Good luck to you and Miss Terry as you evaluate your position.

  15. All you need is a comfortble place to sleep … and a comfortable place to sit. If you find that combination in a small, easy to drive unit you will be thrilled at the different options that are suddenly open to you when traveling! State parks and some Nat’l parks that did not have sites large enough for a 40′ are suddenly no problem! Fuel stops are a breeze! You don’t always need to pull a towed behind you, because you can use your small rig for everything with just a bit of planning. The favorite kitchen stuff goes right intot he new rig … if you get one with an actual shower, life is good … boondocking sites are easier to find … the list goes on. Take a breather and mull things over. In the grand scheme ot things, this is just another gift. Enjoy!!

  16. There appear to be a lot of people downsizing their travel rigs plus quite a few moving to part-time travel. You’re just part of the wave. Which hopefully means your audience is moving right along with you. Sure glad you don’t plan to stop blogging.

  17. Ours is a similar story: full.timed for 9 years and loved every day of it, bought a stix and brix. Sold the big coach, bought a little 24′ motorhome. Now we’re back to “camping” and loving it.
    Everyday is a new adventure.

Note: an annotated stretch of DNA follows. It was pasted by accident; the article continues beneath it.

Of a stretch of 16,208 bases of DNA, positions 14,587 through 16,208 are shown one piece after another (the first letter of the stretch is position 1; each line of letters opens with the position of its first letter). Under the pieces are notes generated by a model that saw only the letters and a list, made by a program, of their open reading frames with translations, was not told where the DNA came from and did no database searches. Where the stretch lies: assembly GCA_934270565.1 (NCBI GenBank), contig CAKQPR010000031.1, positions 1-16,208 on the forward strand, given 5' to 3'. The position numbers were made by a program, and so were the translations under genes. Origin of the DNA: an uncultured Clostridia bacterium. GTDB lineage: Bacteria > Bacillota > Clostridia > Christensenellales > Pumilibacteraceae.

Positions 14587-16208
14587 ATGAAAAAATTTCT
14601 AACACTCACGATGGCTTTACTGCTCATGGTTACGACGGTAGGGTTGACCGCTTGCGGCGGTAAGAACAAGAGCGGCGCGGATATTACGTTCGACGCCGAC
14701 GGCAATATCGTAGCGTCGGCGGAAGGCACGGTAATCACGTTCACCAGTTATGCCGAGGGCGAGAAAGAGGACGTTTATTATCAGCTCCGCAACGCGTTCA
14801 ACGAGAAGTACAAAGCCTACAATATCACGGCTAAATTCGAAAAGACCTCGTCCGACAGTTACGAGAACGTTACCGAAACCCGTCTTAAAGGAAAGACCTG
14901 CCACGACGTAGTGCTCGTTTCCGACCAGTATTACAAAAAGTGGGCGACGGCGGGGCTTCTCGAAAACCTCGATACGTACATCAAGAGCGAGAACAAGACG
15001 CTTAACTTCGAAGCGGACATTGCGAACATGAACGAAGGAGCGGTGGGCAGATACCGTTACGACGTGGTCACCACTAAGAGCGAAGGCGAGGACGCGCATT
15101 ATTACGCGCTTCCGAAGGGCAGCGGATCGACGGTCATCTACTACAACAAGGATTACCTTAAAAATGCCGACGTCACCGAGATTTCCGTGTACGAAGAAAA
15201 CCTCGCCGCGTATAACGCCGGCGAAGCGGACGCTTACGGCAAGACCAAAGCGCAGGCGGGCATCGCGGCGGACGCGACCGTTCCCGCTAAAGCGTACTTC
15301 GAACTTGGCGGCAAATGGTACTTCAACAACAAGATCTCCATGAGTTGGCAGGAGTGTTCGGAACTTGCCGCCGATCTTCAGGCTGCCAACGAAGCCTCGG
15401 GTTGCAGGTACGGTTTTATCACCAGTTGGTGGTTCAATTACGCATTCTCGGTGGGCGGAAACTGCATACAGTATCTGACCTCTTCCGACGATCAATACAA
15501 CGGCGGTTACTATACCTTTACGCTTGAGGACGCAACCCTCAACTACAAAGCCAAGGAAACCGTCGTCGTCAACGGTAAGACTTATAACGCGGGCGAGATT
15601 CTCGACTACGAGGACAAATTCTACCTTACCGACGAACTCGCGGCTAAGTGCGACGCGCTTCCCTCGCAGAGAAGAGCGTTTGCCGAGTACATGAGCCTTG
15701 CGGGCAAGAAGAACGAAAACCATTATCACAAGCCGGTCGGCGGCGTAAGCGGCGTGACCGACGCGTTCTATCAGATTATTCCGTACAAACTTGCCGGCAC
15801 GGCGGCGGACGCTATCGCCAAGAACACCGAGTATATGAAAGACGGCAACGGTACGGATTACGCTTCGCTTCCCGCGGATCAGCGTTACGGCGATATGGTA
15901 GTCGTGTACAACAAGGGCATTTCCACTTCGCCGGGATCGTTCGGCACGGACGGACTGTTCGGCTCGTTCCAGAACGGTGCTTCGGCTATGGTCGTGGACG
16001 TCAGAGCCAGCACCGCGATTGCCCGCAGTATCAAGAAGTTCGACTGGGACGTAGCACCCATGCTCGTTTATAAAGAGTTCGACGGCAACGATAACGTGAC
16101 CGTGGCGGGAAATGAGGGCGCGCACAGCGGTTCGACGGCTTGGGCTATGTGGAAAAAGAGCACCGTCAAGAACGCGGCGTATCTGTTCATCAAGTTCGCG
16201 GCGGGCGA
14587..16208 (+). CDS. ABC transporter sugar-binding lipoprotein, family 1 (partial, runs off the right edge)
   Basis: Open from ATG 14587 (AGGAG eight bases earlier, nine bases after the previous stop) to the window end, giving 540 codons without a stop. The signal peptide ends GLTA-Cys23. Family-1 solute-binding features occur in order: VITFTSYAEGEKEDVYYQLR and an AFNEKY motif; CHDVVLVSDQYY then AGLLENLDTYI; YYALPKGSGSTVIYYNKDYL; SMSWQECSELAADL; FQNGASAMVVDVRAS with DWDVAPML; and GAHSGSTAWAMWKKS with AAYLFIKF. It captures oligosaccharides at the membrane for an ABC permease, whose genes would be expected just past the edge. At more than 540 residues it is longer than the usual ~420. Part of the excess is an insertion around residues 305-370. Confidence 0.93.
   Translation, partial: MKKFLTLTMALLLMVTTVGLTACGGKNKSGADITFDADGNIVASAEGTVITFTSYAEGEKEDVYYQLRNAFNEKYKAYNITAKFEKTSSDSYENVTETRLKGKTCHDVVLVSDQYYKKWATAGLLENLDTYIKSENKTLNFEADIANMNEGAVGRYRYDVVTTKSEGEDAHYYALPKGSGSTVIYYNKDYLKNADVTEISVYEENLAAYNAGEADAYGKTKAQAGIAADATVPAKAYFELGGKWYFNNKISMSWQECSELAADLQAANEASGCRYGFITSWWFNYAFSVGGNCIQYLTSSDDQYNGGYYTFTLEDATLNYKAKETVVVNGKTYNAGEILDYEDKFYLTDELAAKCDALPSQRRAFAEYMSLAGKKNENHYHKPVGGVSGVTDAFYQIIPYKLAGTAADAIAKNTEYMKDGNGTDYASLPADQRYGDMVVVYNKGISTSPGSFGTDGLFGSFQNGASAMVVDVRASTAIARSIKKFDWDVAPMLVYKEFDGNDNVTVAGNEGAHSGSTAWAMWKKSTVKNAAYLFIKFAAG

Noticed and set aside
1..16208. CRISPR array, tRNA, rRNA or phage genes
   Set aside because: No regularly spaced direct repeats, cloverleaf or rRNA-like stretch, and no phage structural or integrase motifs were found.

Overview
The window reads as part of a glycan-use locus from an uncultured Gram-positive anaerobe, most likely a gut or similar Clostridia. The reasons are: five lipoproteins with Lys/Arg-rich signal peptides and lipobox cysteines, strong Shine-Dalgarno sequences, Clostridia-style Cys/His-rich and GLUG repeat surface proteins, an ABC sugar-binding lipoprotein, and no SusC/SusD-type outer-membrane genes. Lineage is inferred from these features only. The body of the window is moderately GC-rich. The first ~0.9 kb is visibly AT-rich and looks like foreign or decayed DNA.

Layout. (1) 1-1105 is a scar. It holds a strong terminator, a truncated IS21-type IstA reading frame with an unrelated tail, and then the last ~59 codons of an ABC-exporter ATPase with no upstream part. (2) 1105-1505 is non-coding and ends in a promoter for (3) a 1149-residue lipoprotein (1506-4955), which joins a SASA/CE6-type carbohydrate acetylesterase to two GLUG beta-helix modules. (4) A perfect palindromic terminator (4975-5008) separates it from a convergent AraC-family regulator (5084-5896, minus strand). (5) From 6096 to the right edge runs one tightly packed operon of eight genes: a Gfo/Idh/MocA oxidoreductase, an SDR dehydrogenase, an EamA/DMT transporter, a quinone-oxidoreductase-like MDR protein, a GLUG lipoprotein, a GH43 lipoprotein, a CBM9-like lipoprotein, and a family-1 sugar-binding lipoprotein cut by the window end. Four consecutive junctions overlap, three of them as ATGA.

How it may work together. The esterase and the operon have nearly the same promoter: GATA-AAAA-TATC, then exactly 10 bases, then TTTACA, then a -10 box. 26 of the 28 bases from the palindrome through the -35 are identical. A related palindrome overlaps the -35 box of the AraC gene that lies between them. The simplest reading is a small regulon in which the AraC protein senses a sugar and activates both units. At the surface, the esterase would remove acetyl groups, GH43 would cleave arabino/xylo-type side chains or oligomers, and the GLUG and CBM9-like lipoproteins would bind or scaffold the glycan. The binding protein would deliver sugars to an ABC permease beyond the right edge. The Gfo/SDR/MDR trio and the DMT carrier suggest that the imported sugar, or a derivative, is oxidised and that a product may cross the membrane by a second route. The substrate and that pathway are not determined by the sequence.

18. Here we are just getting excited about traveling. I retire in a week. Husband was making plans to always look for Flying J for the discount. How often does this fuel problem happen? Is it a climate thing or suppliers issue?
    Last night I was telling him about this and he said, that’s usually a gas problem. Wait until I let him know it was diesel. Our kind of fuel too.

  19. I know what mode of travel you and Ms Terry decide you two will enjoy, We are on the road now for 3 months that was the plan but we also have a house in South west Fl.. And we may cut our trip short. It be safe and God Bless you and Ms Terry

  20. We’ve been following you for years Nick and totally relate. 2015 was our decision year and it was a good decision! In retrospect that three-month trip across country feels like a drive from one repair shop to another. Finally got home, got it all fixed up, sold it, no regrets. Nineteen years of safe traveling and great memories. We’re much older than you and Miss Terry so now our travels are limited to a little yellow Mini Cooper! Quite a change from a 40′ Phaeton! Miss the bathroom though!!! Keep on truckin’! We’ll keep following.

  21. Our fulltime RV life ended in 2012, after 13 years of living in a travel trailer. I wasn’t ready for it yet, but my health wouldn’t let us continue. I still miss the life. This is a new phase of your life, and you can make it anything you want it to be. Good luck!